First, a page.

By: Richard A. Anderson
It’s no secret that health care costs have risen dramatically in the last decade. This has major implications for retirees or those workers approaching retirement age. In general, health care expenses tend to increase with age. Even with good health insurance coverage, out-of-pocket expenses for medical procedures and tests, as well as prescription and non-prescription drugs, can add up. In fact, health care ranks second behind housing in terms of the largest expense in a typical retiree’s budget.
In addition, a recent Fidelity survey found that health care costs are the biggest factor in people’s decision to retire. However, over 40% of those polled who were over age 60 said they did not factor the cost of health care in their retirement planning.
We believe overlooking the cost of health care in retirement could be an expensive mistake and poses a huge danger to your financial health in retirement. That is why we build out health care costs as a separate goal in your financial plan. This includes the cost of individual health insurance for those who retire before age 65 before Medicare coverage starts, as well as Medicare, Medigap supplement insurance and projected out-of-pocket costs. This isn’t to say the projections will be 100% accurate down to the penny. There are always going to be surprise expenses. But having an estimate of what those health care expenses may be means you have a better chance of not sinking your financial plan.
Unlike other retirement expenses like travel, dining out, and gifting that could be reduced should money get tight, health care costs cannot be foregone. That’s not to say there aren’t ways for you to manage the costs of health care.
In an interview with Fidelity Viewpoints, Dr. Orly Avitzur provided some valuable insights on saving money on medical expenses and taking charge of your health. Dr. Orly Avitzur is a practicing neurologist and medical director at Consumer Reports, as well as the chair of the Medical Economics and Management Committee of the American Academy of Neurology.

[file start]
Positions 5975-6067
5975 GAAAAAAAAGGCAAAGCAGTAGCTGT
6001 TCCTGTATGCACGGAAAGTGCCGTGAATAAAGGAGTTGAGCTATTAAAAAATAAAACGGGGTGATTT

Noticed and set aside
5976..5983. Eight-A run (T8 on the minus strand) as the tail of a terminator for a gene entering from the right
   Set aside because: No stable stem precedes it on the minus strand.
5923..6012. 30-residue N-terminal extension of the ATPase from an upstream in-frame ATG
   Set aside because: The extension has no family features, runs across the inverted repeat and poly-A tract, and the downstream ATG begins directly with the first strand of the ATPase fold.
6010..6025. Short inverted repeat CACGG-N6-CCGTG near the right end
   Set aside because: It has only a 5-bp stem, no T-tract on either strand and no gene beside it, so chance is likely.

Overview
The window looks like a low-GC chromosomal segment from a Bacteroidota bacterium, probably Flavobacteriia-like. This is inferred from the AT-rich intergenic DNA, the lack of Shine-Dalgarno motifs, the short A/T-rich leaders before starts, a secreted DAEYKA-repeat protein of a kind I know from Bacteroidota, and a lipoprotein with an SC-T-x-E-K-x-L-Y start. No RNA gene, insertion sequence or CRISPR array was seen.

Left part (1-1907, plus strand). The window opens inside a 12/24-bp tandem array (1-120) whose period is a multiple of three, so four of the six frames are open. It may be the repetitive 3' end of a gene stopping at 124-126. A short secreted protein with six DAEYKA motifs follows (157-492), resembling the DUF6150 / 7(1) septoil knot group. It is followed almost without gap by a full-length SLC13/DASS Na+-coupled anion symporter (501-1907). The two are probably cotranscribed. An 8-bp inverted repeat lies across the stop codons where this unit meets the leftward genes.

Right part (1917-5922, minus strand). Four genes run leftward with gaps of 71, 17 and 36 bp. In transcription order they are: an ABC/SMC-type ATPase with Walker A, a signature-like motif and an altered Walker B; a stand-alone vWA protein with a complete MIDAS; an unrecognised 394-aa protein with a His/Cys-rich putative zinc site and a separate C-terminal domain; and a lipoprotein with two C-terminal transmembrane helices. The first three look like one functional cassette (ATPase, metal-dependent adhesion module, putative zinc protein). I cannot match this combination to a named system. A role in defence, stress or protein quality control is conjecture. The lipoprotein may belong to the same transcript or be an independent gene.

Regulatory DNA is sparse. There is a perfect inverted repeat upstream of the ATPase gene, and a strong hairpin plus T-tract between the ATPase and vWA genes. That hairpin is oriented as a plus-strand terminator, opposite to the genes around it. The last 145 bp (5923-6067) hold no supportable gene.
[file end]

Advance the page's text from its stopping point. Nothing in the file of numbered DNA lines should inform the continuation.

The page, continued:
What’s the best way for patients to ask questions about the cost of treatment?
Dr. Avitzur: Cost should be part of every conversation and patients should feel empowered to bring up the subject. Doctors are not afraid to talk about cost; however, in many cases, we simply do not know the cost of services. We don't have access to insurance product rules to be able to advise patients on exact cost and projected out-of-pocket (OOP) expenses. If a patient has a billing question about a recent hospitalization, contact the hospital billing offices first; then go to the hospital's patient advocacy team, if still not resolved.
The cost question often relates to prescription drugs. For example, some 10%-30% of prescriptions are abandoned at the pharmacy, primarily due to cost. As a physician, I don't want to find out 6 months later that you became more ill because you did not take your medication due to cost.
What should patients know about managing the cost of prescription medications?
Dr. Avitzur: Prescription medication is often the largest cost for patients to wrestle with. Each insurance plan has a drug "formulary" or list of drugs the plan covers. In addition, there are different tiers of coverage. For example, generic drugs are listed in the lowest tier and typically are the cheapest for the consumer because they have the lowest co-pays. If your doctor forgets to bring up a generic prescription alternative during your office visit, then be sure to ask.
Lastly, how important is staying healthy for people to save money on health care?
Dr. Avitzur: It's vital. We all need to better invest in and take time for our health. To stay well, remember 3 things:
1. Start by knowing your key numbers: blood pressure, pulse, and cholesterol.
2. Understand your key risk factors based on your family's medical history.
3. Make an effort to control your weight. Know your BMI (body mass index) because it plays a role in helping you maintain a healthy lifestyle. Some total knee surgeries or hip replacements are related to being overweight. Obesity is also associated with heart disease, diabetes, and a variety of neurologic conditions. In many cases, these conditions can be mitigated by diet and exercise. Remember, a healthy weight is a good investment in your future health.
For more insight on how to talk to your doctors and medical providers and managing health care expenses throughout retirement, please check out the full article “How to talk to your doctor – and save money.”
If you wish to learn more about how we incorporate health care costs in your financial plan, please contact a member of the HIGHLAND team.